Obama will not say Affordable Care Act is faulty
Editor, the Advocate:
I believe the Affordable Care Act was the worst major legislation ever conceived in terms of cost, timing, lack of transparency, the contents and make of the bill and its disastrous effect on the economy. Obama and the Democratic-controlled congress passed this bill during the worst recession in recent history and with a record national debt. Supportable and verifiable funding for the bill was insufficient and done with "smoke and mirrors."
Recent government studies indicate program cost will be in the trillions. So where will money originate to run the program? Government is already borrowing almost 40 percent of the money needed to cover budget deficits; therefore, increased borrowing is not feasible. Taxes on the rich were already raised, and additional tax increases will only slow economic growth. All major welfare programs are in financial difficulty, and the government must allocate billions of additional funds to keep them afloat.
Even with all these financing obstacles, Obama refuses to face the fact that his "house of cards" policies are caving in. He acts like there is no funding problem and the national debt is not a serious near-term threat. He still wants to continue his domestic spending initiatives while refusing to make "major" spending cuts in welfare programs.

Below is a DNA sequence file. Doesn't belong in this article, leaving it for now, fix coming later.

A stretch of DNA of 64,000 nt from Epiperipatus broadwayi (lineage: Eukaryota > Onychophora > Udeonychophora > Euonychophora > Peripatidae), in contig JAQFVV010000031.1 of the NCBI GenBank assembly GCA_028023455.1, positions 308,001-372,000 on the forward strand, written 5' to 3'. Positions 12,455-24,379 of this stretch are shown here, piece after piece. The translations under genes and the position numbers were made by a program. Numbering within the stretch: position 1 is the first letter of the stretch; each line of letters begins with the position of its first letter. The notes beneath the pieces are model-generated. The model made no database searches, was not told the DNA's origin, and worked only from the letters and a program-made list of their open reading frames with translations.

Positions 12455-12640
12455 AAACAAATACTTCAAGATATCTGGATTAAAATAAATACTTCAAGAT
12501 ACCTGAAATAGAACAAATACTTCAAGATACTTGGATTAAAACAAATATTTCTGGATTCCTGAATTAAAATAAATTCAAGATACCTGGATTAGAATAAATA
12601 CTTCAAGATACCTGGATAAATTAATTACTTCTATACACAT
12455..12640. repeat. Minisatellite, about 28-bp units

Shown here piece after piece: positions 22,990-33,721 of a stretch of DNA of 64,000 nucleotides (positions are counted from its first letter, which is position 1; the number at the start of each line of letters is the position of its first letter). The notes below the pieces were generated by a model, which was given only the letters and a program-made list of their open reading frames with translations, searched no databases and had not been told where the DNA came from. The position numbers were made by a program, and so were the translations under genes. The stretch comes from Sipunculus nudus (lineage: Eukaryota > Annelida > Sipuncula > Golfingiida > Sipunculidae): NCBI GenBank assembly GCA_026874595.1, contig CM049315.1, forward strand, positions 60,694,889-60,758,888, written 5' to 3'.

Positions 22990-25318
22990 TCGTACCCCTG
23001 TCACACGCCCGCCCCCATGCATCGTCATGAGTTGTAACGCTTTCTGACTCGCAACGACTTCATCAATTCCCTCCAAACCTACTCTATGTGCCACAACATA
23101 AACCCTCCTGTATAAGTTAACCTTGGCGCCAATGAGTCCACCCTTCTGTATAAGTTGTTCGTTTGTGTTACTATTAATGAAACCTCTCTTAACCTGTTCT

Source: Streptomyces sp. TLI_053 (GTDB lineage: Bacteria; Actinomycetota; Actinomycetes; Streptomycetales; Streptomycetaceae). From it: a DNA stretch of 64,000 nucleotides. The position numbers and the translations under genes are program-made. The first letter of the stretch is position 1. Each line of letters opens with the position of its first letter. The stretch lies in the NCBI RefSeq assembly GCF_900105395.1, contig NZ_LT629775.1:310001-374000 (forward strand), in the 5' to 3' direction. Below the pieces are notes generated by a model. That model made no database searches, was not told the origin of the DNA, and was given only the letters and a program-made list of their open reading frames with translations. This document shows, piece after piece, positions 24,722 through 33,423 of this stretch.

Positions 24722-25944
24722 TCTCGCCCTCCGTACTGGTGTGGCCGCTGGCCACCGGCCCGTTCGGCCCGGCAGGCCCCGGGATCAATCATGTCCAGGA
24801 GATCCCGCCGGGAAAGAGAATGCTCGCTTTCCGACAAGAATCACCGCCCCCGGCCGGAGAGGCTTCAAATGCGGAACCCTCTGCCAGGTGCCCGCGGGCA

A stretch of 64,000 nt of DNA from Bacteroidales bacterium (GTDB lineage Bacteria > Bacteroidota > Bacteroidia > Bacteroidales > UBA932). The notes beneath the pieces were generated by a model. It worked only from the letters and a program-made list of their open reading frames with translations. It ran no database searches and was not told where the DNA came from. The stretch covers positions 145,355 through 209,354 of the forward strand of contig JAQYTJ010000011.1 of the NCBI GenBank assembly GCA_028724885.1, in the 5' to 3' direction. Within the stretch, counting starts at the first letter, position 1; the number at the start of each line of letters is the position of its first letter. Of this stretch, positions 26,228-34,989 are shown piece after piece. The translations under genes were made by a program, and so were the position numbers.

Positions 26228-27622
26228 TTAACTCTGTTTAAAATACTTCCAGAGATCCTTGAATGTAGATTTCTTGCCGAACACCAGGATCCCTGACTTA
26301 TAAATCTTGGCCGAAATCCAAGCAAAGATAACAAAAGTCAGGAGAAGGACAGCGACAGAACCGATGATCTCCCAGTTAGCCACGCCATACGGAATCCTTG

Obama's main ally in propping up the weak economy is the Federal Reserve. They are infusing $85 billion per month of newly printed money into the economy through the purchase of U.S. Treasury Bonds. This policy keeps interest and inflation rates "artificially" low. I believe their policy of printing large amounts of new money is operating in "uncharted waters," and if miscalculations are made, there could be an economic disaster in terms of dollar devaluation and skyrocketing inflation. Their policy is counterproductive to economic recovery, and it is time to let the free market system operate by systematically reducing artificial controls. Many seniors/retirees have been unable to achieve reasonable returns on their savings accounts and/or CDs as interest rates have been near zero. Many abandoning these relatively safe investments have entered a very risky stock market.
Allen J. Novosad, Edna